The keys to beating Wisconsin
    Image by Blake Sobczak / North by Northwestern

    “We can’t let Ohio State beat us twice.”

    After Saturday’s game, senior wide receiver Rashad Lawrence, who led Northwestern receivers with 149 yards, said the ‘Cats can’t let the loss against Ohio State affect their play in this weekend’s game against Wisconsin.

    But there’s still plenty to learn from the defeat.

    Head coach Pat Fitzgerald said that No. 19 Northwestern (4-1, 0-1 Big Ten) is "a different team than we were pre-Big Ten play” and expects the unranked Wisconsin Badgers (3-2, 1-1) “to have the same kind of improvement that we had on Saturday” as they have had two weeks to prepare for Northwestern’s arrival.

    Interestingly enough, both team’s most recent losses came against Ohio State, so at least Fitz and Wisconsin head coach Gary Andersen can chat about that.

    Red zone offense

    Last week, Northwestern scored all six times it was in the red zone, but only three of those scores were touchdowns. The rest were field goals, courtesy of senior kicker Jeff Budzien, who is returning to his home state on Saturday.

    While Budzien has been successful so far this season, making nine out of 11 field goal attempts, Northwestern’s offense needs to come away with touchdowns.

    “We had guys that were open, [but] we just didn’t make the shots,” Fitzgerald said. “The same plays that we ran in practice that worked well. We obviously didn’t execute, so we've got to coach the guys better.”

    Wisconsin’s opponents score in the red zone in 75 percent of their trips, but only 45 percent of those scores are touchdowns. So Northwestern can’t settle for three points if it hopes to gain a quick advantage against the Badgers.

    Run defense

    While Northwestern’s secondary fared well against Ohio State’s air attack and picked off Braxton Miller’s last pass of the first half, defending the run was where the game was lost.

    Ohio State’s Carlos Hyde could do basically whatever he wanted against Northwestern’s front. Miller could, too. Combined, they ran for 236 of OSU’s 248 rushing yards and three touchdowns, a problem that Fitzgerald attributed to not getting off blocks quickly enough and not tackling well.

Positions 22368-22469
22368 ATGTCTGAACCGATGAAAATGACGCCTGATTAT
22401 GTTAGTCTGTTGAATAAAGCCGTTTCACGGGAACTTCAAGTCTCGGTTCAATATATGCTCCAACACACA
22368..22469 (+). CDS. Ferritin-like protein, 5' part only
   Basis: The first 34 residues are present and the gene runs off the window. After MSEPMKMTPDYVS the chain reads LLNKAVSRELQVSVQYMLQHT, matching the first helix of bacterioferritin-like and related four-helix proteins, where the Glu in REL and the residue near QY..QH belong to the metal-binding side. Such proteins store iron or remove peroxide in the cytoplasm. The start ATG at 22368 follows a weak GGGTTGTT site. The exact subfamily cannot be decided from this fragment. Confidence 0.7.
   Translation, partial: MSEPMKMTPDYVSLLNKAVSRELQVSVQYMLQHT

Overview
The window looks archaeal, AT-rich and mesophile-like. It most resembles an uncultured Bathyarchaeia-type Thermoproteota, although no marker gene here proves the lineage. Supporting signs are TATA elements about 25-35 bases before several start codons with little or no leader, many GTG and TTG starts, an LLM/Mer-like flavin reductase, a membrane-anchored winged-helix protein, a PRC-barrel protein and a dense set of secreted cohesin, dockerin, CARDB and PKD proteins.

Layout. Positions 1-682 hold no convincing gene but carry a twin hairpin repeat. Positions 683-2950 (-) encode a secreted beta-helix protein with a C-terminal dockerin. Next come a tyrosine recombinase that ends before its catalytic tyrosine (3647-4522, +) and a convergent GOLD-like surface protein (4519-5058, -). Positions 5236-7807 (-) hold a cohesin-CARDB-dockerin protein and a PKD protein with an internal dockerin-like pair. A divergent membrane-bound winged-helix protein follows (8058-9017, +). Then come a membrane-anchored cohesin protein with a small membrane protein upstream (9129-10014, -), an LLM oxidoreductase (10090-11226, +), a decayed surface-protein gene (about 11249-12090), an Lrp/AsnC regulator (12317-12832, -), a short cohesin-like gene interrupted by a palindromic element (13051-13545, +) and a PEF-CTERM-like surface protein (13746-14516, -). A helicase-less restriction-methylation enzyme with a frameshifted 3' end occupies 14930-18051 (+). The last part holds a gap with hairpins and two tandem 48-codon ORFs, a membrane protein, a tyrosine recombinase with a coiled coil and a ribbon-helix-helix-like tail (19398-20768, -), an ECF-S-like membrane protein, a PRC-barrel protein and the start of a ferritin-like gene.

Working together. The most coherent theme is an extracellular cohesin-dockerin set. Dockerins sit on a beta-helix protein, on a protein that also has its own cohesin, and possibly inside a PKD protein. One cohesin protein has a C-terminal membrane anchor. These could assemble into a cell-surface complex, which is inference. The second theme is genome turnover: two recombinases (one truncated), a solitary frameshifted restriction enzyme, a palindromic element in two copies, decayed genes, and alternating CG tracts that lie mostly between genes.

Wisconsin’s Melvin Gordon leads the Wisconsin rushing attack with 698 yards and seven touchdowns. James White and Corey Clement follow close behind with four touchdowns apiece.

    Quarterback play

    The two-pronged attack consisting of Kain Colter and Trevor Siemian is unique to the current landscape of the Big Ten, and it’s one that needs to stay strong to win against the string of seven conference rivals that Northwestern will face from now until the end of the season.

    Both quarterbacks rank in the top three efficient passers in the Big Ten, Siemian passing at 171.3 efficiency and Colter at 160.2. Combined, they have thrown for 1,278 yards and nine touchdowns. In addition, Colter is the team’s second leading rusher, gaining 253 yards on 47 carries.

    And Fitzgerald said it’s not lost on the coaching staff how effective this duo has been.

    “I think that they understand what we’re asking them to do,” Fitzgerald said. “They’re each other’s biggest fans, and I think they both want us to win as a team.

    "Whatever is best for the team, they’ll do.”

    The key to success against Wisconsin will be avoiding turnovers and sacks. Siemian’s interception last week proved costly, and Colter’s failed fourth-down attempt essentially ended the game. Siemian was sacked five times as well, a statistic that is not entirely his fault, of course, but a number that he could avoid by stepping up in the pocket away from pressure. This season, the two have thrown five interceptions (three for Siemian, two for Colter).

    Against a Wisconsin defense that has four interceptions and three fumble recoveries, Colter and Siemian will have to be wary of the turnover battle and will have to win it.


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